Mangumcreates dreamy, sometimes fragile pop that's either laid bare and acoustic or smothered in fuzzy instrumentation. The sound of the OliviaTremor Control is a little more difficult to pin down, likely because the band enjoys switching themes just when you think they've settled into a groove. The 27 tracks that make up Black Foliage: Animation Music Volume 1 aren't so much songs as little ideas; burstsof noise andloopy sounds that fade out and reappear elsewhere. Once in a while, OTC breaks out into a full-length song of delicious folky psychedelia. The "big three" may be the patriarch figures of the Elephant 6 Recording Company, but there's a bunch of "little children" running around too. They include BIack Swan Network, Elf Power, Great Lakes, Essex Green and Beulah. The shifting membership of Elephant 6 is admittedly difficult to follow. It's this very fact, however, which makes this group of artists dynamic, quirky, and full of fresh surprises. . Caitlin Crockard hosts the Subsonic Filter radio program every Thursday from 10 a.m. to noon on CKMS 100.3 FM.
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Poetry lit straight from Jamaica Sex, truth and inspiration NICOLEFAWCETTE special to Imprint
Certifiable Pamela Mordecai Goose Lane Editions aving myself from madness," writes author Pamela Mordecai in her third book of poetry entitled Certifiable. An eminent voice in Caribbean literature, this collection is coloured with Mordecai's experience of living and learning in Kingston, Jamaica as a child. Certifiable is divided into three parts: "Jus A Likl Lovin," "My Sister Muse," and "Certifiable." It is probably best to describe these sec-
tions almost like parts of a wave: the build-up, the crest or peak, and then finally the trough, or gentle end of rushing water. Just like a rushing wave, the poems are enjoyablewhile engulfingthe reader simply insomething strange and refreshing. The first selection of ~ o e m s , "Jus a Likl Lovin," is appropriately titled, as its main theme is love and loving. "Tell Me," is a sort of soliloquy from a woman describing her feminine attributes to a possible lover. "I've an earlopen around the clocklyou know, like those phone1 numbers that you calllat any time. And such soft eyeslthat smile and fmet outlthe truth. Extraordinary eyesland gentle."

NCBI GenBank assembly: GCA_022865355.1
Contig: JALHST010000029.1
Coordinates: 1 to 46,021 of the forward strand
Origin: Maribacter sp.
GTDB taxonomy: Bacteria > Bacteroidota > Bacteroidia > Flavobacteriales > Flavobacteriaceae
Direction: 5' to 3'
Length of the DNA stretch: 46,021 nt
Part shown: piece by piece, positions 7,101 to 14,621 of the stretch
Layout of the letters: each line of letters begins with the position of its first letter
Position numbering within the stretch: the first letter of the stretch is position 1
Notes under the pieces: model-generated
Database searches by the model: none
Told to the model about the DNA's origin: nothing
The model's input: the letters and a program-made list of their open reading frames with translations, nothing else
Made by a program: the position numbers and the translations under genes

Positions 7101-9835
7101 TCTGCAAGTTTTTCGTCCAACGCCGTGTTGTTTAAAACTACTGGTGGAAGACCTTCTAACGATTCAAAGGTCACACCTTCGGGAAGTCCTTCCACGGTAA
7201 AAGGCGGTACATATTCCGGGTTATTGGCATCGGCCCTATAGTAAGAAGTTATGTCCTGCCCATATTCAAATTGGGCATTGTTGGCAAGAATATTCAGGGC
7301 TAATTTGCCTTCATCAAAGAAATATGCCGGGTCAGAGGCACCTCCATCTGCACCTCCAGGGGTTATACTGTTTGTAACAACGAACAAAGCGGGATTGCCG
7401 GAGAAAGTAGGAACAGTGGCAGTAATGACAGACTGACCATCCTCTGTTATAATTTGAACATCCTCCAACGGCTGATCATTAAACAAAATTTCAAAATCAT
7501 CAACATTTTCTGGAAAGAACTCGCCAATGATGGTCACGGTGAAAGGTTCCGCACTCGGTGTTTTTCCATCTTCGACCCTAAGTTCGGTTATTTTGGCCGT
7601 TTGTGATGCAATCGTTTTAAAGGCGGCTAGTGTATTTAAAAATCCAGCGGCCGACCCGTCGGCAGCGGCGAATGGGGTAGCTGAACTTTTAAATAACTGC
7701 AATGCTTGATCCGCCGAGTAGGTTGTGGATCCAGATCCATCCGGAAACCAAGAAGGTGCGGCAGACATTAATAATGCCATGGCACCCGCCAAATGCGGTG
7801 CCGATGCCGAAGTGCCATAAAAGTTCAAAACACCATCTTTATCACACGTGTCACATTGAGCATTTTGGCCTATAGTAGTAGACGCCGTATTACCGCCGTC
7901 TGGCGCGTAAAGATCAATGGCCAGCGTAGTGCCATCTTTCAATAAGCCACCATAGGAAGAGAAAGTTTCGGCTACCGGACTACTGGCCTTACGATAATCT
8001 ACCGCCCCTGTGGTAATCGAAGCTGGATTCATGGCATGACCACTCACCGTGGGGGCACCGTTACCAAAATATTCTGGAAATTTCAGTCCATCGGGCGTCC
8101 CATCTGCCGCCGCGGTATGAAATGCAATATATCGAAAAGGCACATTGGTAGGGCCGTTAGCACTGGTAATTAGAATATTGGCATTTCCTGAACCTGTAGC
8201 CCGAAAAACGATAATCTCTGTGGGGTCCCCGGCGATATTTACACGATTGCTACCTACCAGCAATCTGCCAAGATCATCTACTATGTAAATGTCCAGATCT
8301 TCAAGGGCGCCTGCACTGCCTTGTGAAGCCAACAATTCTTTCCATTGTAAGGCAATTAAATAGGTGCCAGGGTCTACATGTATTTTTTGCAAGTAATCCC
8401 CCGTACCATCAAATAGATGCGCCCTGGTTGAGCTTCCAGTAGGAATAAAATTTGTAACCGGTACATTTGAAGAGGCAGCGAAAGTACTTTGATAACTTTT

"When you open you mout/ you find spit shower out/ 'stead of word, you can't hold"
-Pamela Mordecai The rest of the section discusses love through sex, truth, appearance and hobby. A poem that caught my eye was one titled "Poems Grow." For poets and poetry-lovers alike, the piece shows that poems can hide each day within ordinary life. '[O]n window ledges or especial corners1 of slightly dirty kitchens where rats hidelor officeswhere men above the streetldesert their ciphers of the market place. and we who write them downlmake pictures intermittently . . " Mordecai's Caribbean influence is only slightly demonstrated within the first section; and it is not until the second selection, "My Sis-
ter Muse," that she unleashes her talent and beautiful lyrical language. Her writing here becomes naturalistic, describing these sisters as women of the earth: true mothers. "My Sister Muse" exhibits a lot of changes from the first selection, including a shift in location as well as personality. In "My Sister Takes Over," as well as in most of the poetry of the section, Mordecai's &ribbean dialect makes the reader trip over her words like stones on the road. I enjoyed this added feature, but to some this can be considered a major annoyance, as she not only uses the native terms, but also the
The poems within "My Sister Muse," are considerably shorter than those displayed in the third section, which is slower and sobering, as death and aging is a key theme. "Blessed Assurance," includes an unexpected, yet humorous description of agingfrom anelderly mother: 'When you open you moutl you find spit shower outl 'stead of word, youcan't holdlyourpee when you sneeze,/ and your knees giving out1 when you climb up two stair" A master of language, Mordecai's poetry is a wonder. Like drowning in the-waves, Certifiable wdl pull you under.
Toronto Film Fest - part two Escapist entertainment in a difficult week RACHEL E. BEATTIE Imprint staff
he Toronto International Film Festival continued this week despite the tragedy in the United States. However, the festival was deeply effected by the terrorist attacks. All screenings were cancelled on Tuesday out of respect for the victims of the tragedy. Many of the filmmakers, journalists, industry people and film buffs were either from New York or had family and friends there. As well, some films and directors were stranded at airports in the States causing several screenings to be cancelled. Many of the films scheduled for Tuesday were re-scheduled and the festival went on. It went from a festive atmosphere to that of using the films to escape from the pain of reality. Here are several of the films that I enjoyed over this past difficult week.
I WARRIORRUGBY (MI
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Gatorade 2Bal Tour#ment YOU and a partner compete together to score as many points as you can from a number of shooting locations in one (1)minute! Register in PAC 2039 - It's FREE! There are three different divisions men's, women's and teed. Q u a l i g dates start September 23 with the Championship taking plac at half time of the Warriors Basketball game at this years Naismith Classic. For more information check-out www.campusrec.uwaterloo.ca Are you inkrested in getting involved by assisting a fellow student7 Then KEC PALS is for you! Rec Pals is a voluntary senice offmd to assist persons with disablibes to become Campw Recreation Participants. Volunteen and Participants are needed! If you are inkrested in joining Rec Pals, apply in PAC 2039.
\ust a reminder: PAC Houn haw extended! Mop.-Thurs. - 7am -midnight Fri. - 7 m - l o p Sat. - 9 a m - l o p Sun. - 9am-midnight